Butterfly Stretch

 The Butterfly stretch targets the inner thighs and groin area.  Begin by sitting on the ground I an upright position.  While sitting both soles of your shoes should be together.  Spread your knees apart and pull your feet toward your groin so you feel a stretch in the groin and inner thighs.  Keep your lower back straight to perform the stretch correctly.     

Hamstring Stretch 

Stretch your hamstring by lying flat on your back with your legs extended out.  Raise one leg and place your hands around your thigh.  Keep your leg extended out while your other leg still lies flat on the ground.  Hold the stretch for a few seconds and then lower your leg.  Repeat the stretch with the other leg. 


The crossover stretch targets the hips and gluteal muscles.  Begin by resting your head on a pillow or rolled up towel.  Position both of your feet flat against a wall while your hips and knees are bent at a 90 degree angle.  Cross your left leg over your right thigh.  Position your right hand over your left thigh and pull it down to the floor.  You should feel a stretch on the outside of your left hip.  Repeat the stretch with the other leg.

Matt Keller, PGA

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1 comment

    • Jeff Howard on March 14, 2013 at 7:45 pm
    • Reply

    One of the fun things about the history of science is how Nature is telling us something new that often contradicts what was expected: a good Wellness article here summarizes how some studies on stretching suggest it may not allow for maximum performance.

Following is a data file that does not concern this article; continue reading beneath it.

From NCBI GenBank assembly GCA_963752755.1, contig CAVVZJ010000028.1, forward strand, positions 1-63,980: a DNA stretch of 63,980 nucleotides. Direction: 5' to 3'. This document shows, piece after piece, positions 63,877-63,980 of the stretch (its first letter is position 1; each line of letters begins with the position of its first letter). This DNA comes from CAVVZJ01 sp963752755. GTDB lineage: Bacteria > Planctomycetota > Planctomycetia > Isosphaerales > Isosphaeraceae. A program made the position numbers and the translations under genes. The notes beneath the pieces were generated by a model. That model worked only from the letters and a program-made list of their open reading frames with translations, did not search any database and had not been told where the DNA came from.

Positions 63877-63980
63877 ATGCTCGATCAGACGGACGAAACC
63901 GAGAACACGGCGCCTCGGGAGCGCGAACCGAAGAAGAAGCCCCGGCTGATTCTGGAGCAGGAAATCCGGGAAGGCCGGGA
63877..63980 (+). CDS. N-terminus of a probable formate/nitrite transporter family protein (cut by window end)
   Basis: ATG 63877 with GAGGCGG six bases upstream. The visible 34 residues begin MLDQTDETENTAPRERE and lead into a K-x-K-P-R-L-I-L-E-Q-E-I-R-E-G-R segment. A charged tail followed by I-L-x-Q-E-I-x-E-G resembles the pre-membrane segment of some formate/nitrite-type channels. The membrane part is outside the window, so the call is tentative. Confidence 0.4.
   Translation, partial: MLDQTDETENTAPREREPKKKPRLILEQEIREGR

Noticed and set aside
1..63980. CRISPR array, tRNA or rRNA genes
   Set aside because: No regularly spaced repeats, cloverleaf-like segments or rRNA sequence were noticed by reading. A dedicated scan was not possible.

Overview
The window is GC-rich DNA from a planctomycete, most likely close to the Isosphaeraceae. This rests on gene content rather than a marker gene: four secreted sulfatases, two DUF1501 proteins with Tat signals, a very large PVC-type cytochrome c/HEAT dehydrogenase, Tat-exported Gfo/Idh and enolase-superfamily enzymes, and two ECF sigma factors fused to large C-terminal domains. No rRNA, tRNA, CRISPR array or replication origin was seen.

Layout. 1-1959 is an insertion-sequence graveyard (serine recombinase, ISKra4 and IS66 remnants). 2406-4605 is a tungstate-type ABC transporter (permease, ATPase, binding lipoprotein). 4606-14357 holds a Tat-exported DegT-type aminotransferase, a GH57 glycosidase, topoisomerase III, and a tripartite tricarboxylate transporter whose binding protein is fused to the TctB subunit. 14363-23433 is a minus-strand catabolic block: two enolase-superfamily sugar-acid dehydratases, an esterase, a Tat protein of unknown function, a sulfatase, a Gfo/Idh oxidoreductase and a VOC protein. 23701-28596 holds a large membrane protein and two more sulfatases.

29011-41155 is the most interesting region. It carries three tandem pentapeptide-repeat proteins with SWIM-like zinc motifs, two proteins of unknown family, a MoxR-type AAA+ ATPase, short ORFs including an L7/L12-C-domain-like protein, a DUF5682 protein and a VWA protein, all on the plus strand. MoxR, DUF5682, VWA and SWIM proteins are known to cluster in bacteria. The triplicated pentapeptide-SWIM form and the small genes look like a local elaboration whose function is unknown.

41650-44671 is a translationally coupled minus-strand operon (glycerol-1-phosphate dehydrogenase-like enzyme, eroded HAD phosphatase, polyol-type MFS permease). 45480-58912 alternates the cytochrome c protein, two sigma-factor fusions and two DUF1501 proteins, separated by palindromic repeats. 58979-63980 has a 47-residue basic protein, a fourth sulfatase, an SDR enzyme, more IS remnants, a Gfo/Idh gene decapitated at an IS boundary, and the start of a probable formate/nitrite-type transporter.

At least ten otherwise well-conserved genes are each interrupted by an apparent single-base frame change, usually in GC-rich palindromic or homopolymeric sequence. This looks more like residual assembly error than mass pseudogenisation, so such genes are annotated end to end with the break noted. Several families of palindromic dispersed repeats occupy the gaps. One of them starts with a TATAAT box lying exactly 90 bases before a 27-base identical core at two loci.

The main idea (just to get straight to the point) is that a new factor – how one goes about ones routine – is more important than whether the stretching is effective. Per the article “The negative psychological impact of altering precompetition routine may outweigh any possible benefit associated with removing static stretching… if you don’t stretch, don’t sweat it.”

    I would advise (though) that if you have pulled a muscle related to golfing, that facilitated stretching of this exercise (short or long term duration) is probably desirable. One of the positives of this is that it promotes mind body awareness, which will in turn ‘tune your mind’ more sharply to that muscle and you’ll be more aware of any sort of mishap to it as you go about your round.

    I do still think there are physiologic benefits of stretching (the mind body awareness promotion being one) – also, depending on how long you hold the stretch, it may increase heart rate, which will (since heart rate is associated with body temperature, I believe!) facilitate performance (hence, why ‘warming up’ really does ‘warm you up’, and internal body temperature alters the physics of the muscles interacting, which leads to more effective movements and strengths! – a separate article!)

    Anywho ,here is a link to some suggestions by the Shark (Greg Norman) on his stretching routine.

    PS: I’m a stretcher 🙂